: Dr. Matthew Loewen, associate professor, WCVM Department of Veterinary Biomedical Sciences
ADF funding
: $108,000

Swine dysentery is a severe, infectious disease in all ages of pigs that results in major losses among swine herds. Brachyspira bacteria infects a pig's large intestine and causes lesions, which result in bloody, mucous diarrhea and leads to inappetence and extreme weight loss. In this project, Loewen's research group will work to increase the solubility of the swine dysentery vaccine to produce a more consistent imme response in pigs.

PDS-based research ($245,000)

Project: Validation of a rapid metagenomic diagnostic workflow to support Salmonella control and surveillance programs in egg farming
Principal investigator
: Dr. Musangu Ngeleka, diagnostic veterinary microbiologist, PDS, and adjunct professor, WCVM Department of Veterinary Microbiology
ADF funding
: $245,000

Salmonella is a bacterial disease that is spread through eating or drinking contaminated food and water. In this study, microbiologists will establish a regional salmonella reference database and an inventory of laboratory diagnostics tests to better track the spread of the disease and help inform the public and policy makers on current trends.

VIDO-based research ($1,076,835)

Project: Bioengineered yeast to provide antimicrobial peptides and functional amino acids to preserve and improve gut health in piglets
Principal investigator
: Dr. Heather Wilson, VIDO research scientist, and adjunct professor, WCVM Department of Veterinary Microbiology
ADF funding
: $300,000

Managing the gut health of piglets is a crucial step in preventing diseases from developing as they age. In this project, researchers will develop bioengineered yeast to deliver essential peptides and amino acids that protect piglets’ gut health and encourage pig growth. They will also characterize the effect of supplementing feed with bioengineered yeast in protecting piglets from a disease challenge. 


Project: Oral vaccine for pigs against PRRSV and PEDV
Principal investigator
: Dr. Heather Wilson, VIDO research scientist, and adjunct professor, WCVM Department of Veterinary Microbiology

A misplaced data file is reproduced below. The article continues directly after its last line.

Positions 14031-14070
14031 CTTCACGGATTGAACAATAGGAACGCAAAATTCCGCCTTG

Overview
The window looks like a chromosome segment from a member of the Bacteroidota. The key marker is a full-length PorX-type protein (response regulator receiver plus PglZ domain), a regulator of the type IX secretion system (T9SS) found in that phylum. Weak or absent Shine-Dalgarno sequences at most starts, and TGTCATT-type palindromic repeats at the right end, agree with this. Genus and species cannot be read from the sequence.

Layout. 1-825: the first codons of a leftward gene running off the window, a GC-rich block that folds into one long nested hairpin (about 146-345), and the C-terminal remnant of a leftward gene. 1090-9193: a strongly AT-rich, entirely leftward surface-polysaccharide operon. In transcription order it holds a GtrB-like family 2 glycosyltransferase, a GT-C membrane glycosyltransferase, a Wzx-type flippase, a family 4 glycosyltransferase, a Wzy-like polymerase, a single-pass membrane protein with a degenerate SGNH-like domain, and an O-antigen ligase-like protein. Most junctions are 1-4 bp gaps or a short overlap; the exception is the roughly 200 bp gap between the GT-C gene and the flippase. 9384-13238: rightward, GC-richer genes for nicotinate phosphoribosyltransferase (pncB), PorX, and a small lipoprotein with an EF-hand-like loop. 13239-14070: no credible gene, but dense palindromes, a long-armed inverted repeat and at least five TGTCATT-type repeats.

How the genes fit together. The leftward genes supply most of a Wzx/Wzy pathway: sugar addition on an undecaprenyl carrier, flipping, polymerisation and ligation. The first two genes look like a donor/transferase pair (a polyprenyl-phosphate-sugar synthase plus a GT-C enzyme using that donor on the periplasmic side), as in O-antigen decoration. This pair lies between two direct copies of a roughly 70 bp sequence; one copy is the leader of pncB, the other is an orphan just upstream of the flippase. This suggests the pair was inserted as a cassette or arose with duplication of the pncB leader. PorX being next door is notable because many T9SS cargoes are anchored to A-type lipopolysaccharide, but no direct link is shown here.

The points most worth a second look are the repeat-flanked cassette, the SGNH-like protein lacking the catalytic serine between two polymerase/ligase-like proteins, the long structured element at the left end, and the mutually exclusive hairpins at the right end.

ADF funding
: $300,000

Porcine reproductive and respiratory syndrome (PRRSV) and porcine epidemic diarrhea virus (PEDV) have caused serious animal health and economic issues for the swine industry. In this study, researchers will use bioengineered yeast as an oral vaccine for these viral diseases and undertake vaccine protection studies against the diseases.


Project: Development of an efficacious Histophilus somni subunit vaccine for beef cattle
Principal investigator
: Dr. Jose Perez-Casal, VIDO research scientist and adjunct professor, WCVM Department of Veterinary Microbiology
ADF funding: $212,835
Co-funded by the Saskatchewan Cattlemen’s Association (SCA)

Histophilus somni is a bacterial pathogen that causes histophilosis, the largest cause of death among young beef steers in western Canadian feedlots. In this study, researchers will characterize various strains of H. somni isolated from healthy cattle as well as fatal cases showing various forms of histophilosis. The goal is to develop a new vaccine for H. somni that will prevent the various septic forms of the disease.


Project: Development of a customized RNA vaccine platform for rapid response to animal disease outbreaks
Principal investigator
: Dr. Aneesh Thakur, VIDO research scientist*
ADF funding
: $264,000

The research team, led by Thakur, is working to develop and test a new vaccine platform to provide disease protection for chickens — with the potential for use with other viral diseases in livestock. Specifically, the research team will formulate self-amplifying RNA (saRNA) vaccines targeting antigenic proteins of influenza A virus. Read the USask news story for more details.

*Non-WCVM faculty member